A graduate of Milan’s Polytechnic University in 1951, after an internship at Giò Ponti’s firm, she started a long collaboration with Marco Zanuso. She started her own professional activity in 1963, doing civil architecture and industrial design. In Italy and abroad she designed single-family homes, apartments, museum exhibits, offices and shops, dedicating great attention to the study of functionality of space and the psychological relationship between man and the environment. In the area of industrial design, she has specialized in designing elements for furnishing and components for building. Various creations of hers are present in museums and international expositions. She has lectured and taught at various Italian and international institutions and universities, including Berkeley, Barcellona, at the Nucleo del Deseno Industrial di Sao Paulo, at the College of Architecture in Rio de Janeiro, at the Cranbrook School of Detroit, at the Southern California Institute of Architecture of Vico Marcote (CH), at the Pacific Design Center and at UCLA in Los Angeles, at the Academy of Architecture in Mendrisio, University of Italian Switzerland.
In `81 '83 at the Faculty of Architecture at the Milan Polytechnic, she held courses of “architectural design” and “industrial design and furniture”.
She is a member of the Board of Directors of the XVI Triennale in Milan.
She has participated in many juries for international competitions and received numerous international prizes.
She was nominated as an honorary member of ADI, 2012.

Giulio Manzoni

Giulio Manzoni in 1995 designed Spider armchair.

Born in 1952, he graduated with honors in architecture from the Milan Polytechnic. He has collaborated with various institutions including the University of Milan, the University of Pavia, the Venice Biennale, the Comprensorio 8 in Como, the Intercomunale of Pordenone, the Casino of Campione and he collaborates with important Italian and foreign companies in the furniture sector. Winner of the Leonardo Prize from the Museum of Science and Technology in Milan with the “Riletto”, and of the Professional Design Award in Valencia. Holder of numerous Italian and European patents for inventions, he works prevalently in the field of industrial design, with special attention to the study of poly-functional products and new technologies.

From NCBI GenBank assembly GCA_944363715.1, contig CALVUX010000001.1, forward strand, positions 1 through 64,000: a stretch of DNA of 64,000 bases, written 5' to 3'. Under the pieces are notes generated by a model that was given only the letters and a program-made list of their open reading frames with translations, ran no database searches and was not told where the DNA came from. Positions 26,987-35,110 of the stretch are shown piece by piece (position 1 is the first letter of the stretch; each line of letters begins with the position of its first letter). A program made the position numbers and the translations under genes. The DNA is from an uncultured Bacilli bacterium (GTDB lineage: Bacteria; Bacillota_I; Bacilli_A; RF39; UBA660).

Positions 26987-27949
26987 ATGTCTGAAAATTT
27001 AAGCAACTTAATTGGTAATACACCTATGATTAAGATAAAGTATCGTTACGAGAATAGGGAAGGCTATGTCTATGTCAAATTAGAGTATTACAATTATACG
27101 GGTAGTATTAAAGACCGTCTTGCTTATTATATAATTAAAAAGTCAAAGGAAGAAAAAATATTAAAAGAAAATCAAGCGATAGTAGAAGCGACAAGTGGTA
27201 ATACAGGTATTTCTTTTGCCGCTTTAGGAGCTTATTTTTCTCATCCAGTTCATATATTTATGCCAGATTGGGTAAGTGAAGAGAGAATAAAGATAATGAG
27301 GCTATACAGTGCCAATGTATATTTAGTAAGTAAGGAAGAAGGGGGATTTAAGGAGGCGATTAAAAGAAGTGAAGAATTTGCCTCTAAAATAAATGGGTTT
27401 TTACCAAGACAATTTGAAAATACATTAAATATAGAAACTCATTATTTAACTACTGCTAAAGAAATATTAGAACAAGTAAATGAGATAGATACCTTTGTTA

Guido Rosati

Designed the Winny sofa for Flexform in 1999.

Born in Abruzzo, he moved to Rome in 1970.After his studies in architecture, he dedicated himself to the world of design, where he started experimenting with techniques related to the development of multifunctional furniture.
From the ‘70s to the ‘90s he created several innovative lamps. At the same time, he also designed sofas. In recent years, he has collaborated with leading companies in the upholstered furniture world, creating sofa beds. His creative periods have alternated with experiences in other various fields of the design world, such as the creation of hydro-massage bath tubs, tubs with an esthetic component that became a trend.
Currently, he is studying the relationship and the effects between product development and the global market.

Paolo Nava

Between 1979 and 1982, his work with Antonio Citterio included Doralice, Magister, Pasodoble, and Ugomaria.

Paolo Nava was born in Seregno in 1943; he graduated from the Faculty of Architecture, Milan Polytechnic, and attended the Upper Course in Industrial Design in Florence, qualifying in 1966. He completed his training in England, working with industrial design studios.
 In 1972 he founded the Citterio & Nava studio with Antonio Citterio, drawing together some iconic products of Italian design. From 1982 on, Paolo Nava autonomously continues in his studio/atelier the activity of designer, focusing on the design for products and furnishings for many prestigious Italian and international brands.
In the projects of Paolo Nava, the continuous search is underscored for possible dialogue between his own poetic vision and the concrete industrial and productive needs, through a personal conceptual approach regarding the home, generating a profound transformation of use, building new relationships between materials and technologies where the shape of its objects is often only the natural consequence of a precise design process.